As shown in FIG. 10 or other figures, the lens barrel consists chiefly of: a lens barrel portion 69; an imaging optical system comprising imaging lenses 56 and 57; a USM 54 serving as a ring-shaped motor comprising a stator 54a and a rotor 54b which rotates about the optical axis O of the imaging lenses; and an FPC 59 on which electrical components are mounted.

In FIGS. 8, 9, and 10, the regions of optical paths associated with imaging lenses 56 and 57 are denoted by cross-hatched optical path regions 55. There is a ring-shaped space 69a between the optical path region 55 and the inner circumferential surface of the USM 54 (refer to FIG. 10).

As shown in FIG. 7, the FPC 59 has a first portion comprising a ring-shaped portion 60. There is a circular aperture 60a in the central portion of the ring-shaped portion 60. The FPC 59 also has second portions including extending portions 72, 73, 74, and 75 which extend outward from the ring-shaped portion 60 in four directions perpendicular to each other. Circuit-interconnection patterns are printed on the ring-shaped portion 60. The extending portions 72, 73, 74, and 75 each have a first bending line 70 along the circumference of the ring-shaped portion 60, and also have a second bending line 71 at a predetermined distance apart from the first bending line 70. There are provided mounting planes 61, 62, 63, and 64 in the areas outside the bending lines 71. Electrical components including IC 49, a resistor 48, and other electrical components 51 and 50 are mounted on the mounting planes 61, 62, 63, and 64.

The FPC 59 having the configuration described above is formed by bending when it is installed. That is, the extending portions 72, 73, 74, and 75 are bent inward at 180 at the first bending lines, and then are bent upward at 90 at the second bending lines 71. The shape of the FPC after the above-described forming becomes that shown in the exploded perspective view of FIG. 8. At this stage, the mounting planes 61, 62, 63, and 64 are connected to each other in the circumferential direction via the ring-shaped portion 60, wherein the ring-shaped portion 60 is located at an outer position at radial directions compared to the mounting planes 61, 62, 63, and 64.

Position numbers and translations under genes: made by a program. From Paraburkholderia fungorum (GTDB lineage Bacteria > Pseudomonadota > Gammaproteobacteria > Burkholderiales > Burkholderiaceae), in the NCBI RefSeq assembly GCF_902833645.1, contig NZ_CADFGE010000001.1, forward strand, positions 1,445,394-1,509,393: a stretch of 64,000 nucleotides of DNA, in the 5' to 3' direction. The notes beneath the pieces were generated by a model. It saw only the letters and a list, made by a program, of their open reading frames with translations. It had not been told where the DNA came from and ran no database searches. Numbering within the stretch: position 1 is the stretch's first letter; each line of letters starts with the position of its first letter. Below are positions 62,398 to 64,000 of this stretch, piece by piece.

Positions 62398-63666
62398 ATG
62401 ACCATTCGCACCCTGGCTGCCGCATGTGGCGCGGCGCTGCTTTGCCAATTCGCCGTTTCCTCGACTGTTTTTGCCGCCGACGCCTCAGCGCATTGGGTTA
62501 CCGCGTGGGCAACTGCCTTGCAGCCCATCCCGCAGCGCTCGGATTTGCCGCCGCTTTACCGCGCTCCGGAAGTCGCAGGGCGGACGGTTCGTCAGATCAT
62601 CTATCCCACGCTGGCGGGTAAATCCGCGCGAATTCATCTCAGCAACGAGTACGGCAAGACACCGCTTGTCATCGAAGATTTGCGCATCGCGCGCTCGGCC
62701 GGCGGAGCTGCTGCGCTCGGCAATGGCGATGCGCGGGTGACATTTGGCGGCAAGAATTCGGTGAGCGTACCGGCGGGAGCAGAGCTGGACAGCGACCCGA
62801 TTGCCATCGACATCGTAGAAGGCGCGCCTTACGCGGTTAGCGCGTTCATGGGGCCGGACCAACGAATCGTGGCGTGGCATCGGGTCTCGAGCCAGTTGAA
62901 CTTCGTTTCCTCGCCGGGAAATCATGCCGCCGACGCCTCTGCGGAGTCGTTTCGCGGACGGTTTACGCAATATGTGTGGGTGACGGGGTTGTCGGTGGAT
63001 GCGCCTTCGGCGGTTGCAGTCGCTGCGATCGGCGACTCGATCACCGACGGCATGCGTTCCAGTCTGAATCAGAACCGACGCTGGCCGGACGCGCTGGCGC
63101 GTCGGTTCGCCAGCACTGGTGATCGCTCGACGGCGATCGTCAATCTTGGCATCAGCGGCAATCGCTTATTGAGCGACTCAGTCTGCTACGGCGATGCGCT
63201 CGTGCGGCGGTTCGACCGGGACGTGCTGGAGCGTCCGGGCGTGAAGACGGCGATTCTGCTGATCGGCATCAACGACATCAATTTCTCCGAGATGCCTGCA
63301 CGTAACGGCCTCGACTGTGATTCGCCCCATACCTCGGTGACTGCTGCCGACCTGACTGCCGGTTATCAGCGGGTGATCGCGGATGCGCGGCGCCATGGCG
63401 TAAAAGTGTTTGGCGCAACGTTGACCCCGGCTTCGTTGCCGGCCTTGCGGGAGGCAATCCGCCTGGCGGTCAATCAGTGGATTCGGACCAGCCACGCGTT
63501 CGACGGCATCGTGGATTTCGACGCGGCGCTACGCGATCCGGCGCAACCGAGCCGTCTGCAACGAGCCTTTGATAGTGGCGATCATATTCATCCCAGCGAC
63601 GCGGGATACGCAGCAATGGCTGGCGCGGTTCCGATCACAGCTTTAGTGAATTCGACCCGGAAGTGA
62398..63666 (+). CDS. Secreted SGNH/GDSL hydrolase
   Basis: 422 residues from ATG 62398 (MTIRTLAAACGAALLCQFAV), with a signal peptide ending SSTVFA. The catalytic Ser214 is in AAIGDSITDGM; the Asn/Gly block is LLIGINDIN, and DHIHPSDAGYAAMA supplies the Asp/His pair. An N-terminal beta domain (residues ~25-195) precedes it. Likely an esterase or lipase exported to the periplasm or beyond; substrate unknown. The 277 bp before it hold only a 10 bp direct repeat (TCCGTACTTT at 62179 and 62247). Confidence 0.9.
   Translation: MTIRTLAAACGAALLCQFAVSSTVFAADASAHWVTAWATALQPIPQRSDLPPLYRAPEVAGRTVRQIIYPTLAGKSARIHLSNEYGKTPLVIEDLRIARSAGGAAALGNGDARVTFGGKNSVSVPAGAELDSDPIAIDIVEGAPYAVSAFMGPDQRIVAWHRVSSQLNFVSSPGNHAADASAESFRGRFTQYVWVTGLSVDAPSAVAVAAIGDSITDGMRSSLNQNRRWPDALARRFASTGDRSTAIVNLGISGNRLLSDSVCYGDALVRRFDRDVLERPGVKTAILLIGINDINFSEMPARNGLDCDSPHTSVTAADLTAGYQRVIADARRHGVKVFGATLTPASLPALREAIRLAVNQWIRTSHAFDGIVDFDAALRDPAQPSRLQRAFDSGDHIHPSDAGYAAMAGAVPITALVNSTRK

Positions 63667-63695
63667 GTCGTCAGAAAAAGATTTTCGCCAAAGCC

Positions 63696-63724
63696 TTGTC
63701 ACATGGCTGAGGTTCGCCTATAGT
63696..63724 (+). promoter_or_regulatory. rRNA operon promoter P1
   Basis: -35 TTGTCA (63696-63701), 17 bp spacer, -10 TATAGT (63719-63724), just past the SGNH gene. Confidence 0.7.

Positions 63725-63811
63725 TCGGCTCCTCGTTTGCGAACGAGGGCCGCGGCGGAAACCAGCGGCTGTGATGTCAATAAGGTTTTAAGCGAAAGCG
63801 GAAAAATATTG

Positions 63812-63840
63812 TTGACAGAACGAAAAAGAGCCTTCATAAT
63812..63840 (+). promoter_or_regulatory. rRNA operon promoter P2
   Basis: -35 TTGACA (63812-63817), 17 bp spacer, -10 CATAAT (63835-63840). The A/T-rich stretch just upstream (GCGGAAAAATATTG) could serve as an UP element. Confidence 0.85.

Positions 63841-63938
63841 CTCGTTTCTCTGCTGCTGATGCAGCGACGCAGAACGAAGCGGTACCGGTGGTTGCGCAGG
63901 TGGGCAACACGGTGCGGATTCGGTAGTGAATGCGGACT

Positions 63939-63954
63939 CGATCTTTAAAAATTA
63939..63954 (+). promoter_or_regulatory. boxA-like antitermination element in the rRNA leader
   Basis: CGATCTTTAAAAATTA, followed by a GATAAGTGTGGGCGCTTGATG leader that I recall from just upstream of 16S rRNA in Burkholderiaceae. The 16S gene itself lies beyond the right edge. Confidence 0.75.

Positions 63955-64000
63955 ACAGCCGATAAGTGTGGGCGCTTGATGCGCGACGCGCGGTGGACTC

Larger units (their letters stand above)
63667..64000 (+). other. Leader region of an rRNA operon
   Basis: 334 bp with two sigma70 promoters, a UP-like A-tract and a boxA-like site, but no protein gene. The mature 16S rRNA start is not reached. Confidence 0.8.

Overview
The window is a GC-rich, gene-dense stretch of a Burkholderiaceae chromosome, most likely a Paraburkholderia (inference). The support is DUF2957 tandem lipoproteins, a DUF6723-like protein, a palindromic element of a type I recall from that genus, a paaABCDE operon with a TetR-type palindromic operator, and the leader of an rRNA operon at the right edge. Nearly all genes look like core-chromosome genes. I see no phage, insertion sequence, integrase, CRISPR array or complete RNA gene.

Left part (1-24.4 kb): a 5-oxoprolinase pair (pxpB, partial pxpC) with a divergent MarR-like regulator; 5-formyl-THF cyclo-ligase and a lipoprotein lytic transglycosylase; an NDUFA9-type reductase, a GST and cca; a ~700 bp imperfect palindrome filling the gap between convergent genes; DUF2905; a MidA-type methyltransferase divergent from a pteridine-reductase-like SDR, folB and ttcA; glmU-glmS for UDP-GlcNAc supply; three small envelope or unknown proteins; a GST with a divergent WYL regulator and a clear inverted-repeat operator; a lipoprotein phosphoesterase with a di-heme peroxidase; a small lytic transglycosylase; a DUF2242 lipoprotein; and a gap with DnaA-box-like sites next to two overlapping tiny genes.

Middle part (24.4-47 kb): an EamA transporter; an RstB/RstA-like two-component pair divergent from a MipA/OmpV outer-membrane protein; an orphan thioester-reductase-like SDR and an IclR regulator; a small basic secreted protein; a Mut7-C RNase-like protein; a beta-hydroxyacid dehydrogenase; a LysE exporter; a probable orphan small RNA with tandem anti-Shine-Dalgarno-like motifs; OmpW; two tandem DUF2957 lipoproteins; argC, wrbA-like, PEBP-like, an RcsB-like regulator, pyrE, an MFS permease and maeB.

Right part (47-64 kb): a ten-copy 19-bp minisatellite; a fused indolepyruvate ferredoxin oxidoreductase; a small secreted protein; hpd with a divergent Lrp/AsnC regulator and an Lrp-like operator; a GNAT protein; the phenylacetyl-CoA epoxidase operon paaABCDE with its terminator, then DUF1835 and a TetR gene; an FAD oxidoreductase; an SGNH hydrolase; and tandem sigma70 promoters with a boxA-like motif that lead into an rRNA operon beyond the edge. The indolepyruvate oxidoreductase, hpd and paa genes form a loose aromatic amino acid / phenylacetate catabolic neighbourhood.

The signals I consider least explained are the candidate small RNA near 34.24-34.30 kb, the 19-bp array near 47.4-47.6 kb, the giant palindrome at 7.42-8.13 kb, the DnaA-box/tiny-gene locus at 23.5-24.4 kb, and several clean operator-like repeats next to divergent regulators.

Spaces or rectangular slots 65, 66, 67, and 68 are provided in the ring-shaped space 69a between the USM 54 and the optical path region 55 in the rear portion of the lens barrel portion 69, in such a manner that the rectangular slots 65, 66, 67, and 68 are parallel to the optical axis O. These rectangular slots 65, 66, 67, and 68 are used to accept the mounting planes 61, 62, 63, 64 of the FPC 59 in such a manner that the mounting planes 61, 62, 63, and 64 are inserted into the corresponding rectangular slots 65, 66, 67, and 68 from the rear side of the lens barrel portion 69.

The assembling of the lens barrel is performed as follows. First, the USM 54 is installed in the lens barrel portion 69. Then, the FPC 59 is installed in such a manner that the mounting planes 61, 62, 63, and 64 of the FPC 59 with mounted electrical components such as IC 49 are inserted into the rectangular slots 55, 66, 67, and 68 from the rear side of the lens barrel portion 69, keeping the mounting planes 61, 62, 63, and 64 parallel to the optical axis O. At this stage, the mounting planes 61, 62, 63, and 64 partially overlap the USM 54 in the optical axis direction.

In the lens barrel configured in the above-described manner according to this embodiment, the mounting planes 61, 62, 63, and 64 of the FPC 59 are located between the USM 54 and the optical path region 55 in the rear portion of the lens barrel portion 69, and thus the FPC 59 never affects (i.e., interferes with) the optical path of the imaging optical system. Furthermore, the FPC 59 can be installed without expanding either the outside dimension or the length of the lens barrel portion 69. Furthermore, electric circuits are installed on the mounting planes 61, 62, 63, and 64 of the FPC 59, and the patterns for interconnections between the electric circuits are provided on the ring-shaped portion 60 of the FPC so as to achieve short-length and high-efficiency electrical interconnections without any inhibition by components.

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Referenced by
Citing PatentFiling datePublication dateApplicantTitle
US5970259 *Sep 8, 1998Oct 19, 1999Olympus Optical Co., Ltd.Optical apparatus
US6311023 *Nov 24, 1998Oct 30, 2001Olympus Optical Co., Ltd.Camera having a light-shieldable member for protecting a semiconductor element flip-chip-bonded on a flexible printed board
US7833151Mar 31, 2005Nov 16, 2010Given Imaging Ltd.In vivo imaging device with two imagers
US7998065Jun 18, 2002Aug 16, 2011Given Imaging Ltd.In vivo sensing device with a circuit board having rigid sections and flexible sections
US8500630 *Jun 30, 2004Aug 6, 2013Given Imaging Ltd.In vivo device with flexible circuit board and method for assembly thereof
US8516691Jun 24, 2009Aug 27, 2013Given Imaging Ltd.Method of assembly of an in vivo imaging device with a flexible circuit board
Classifications
U.S. Classification396/529, 396/542
International ClassificationG03B17/00, H05K1/18, H05K1/11, G02B7/08
Cooperative ClassificationH05K2201/10689, G03B17/00, H05K2201/053, H05K1/189, H05K2201/09027, G03B2217/002, G02B7/08, H05K2201/052, H05K1/118
European ClassificationG02B7/08, G03B17/00, H05K1/18F
Legal Events
DateCodeEventDescription
Sep 17, 2007FPAYFee payment
Year of fee payment: 12
Sep 15, 2003FPAYFee payment
Year of fee payment: 8
Oct 4, 1999FPAYFee payment
Year of fee payment: 4
Mar 8, 1994ASAssignment
Owner name: OLYMPUS OPTICAL CO., LTD., JAPAN
Free format text: ASSIGNMENT OF ASSIGNORS INTEREST;ASSIGNORS:IMAI, TOSHIHIKO;OKUBO, MITSUMASA;WATANABE, AKIRA;REEL/FRAME:006906/0192
Effective date: 19940223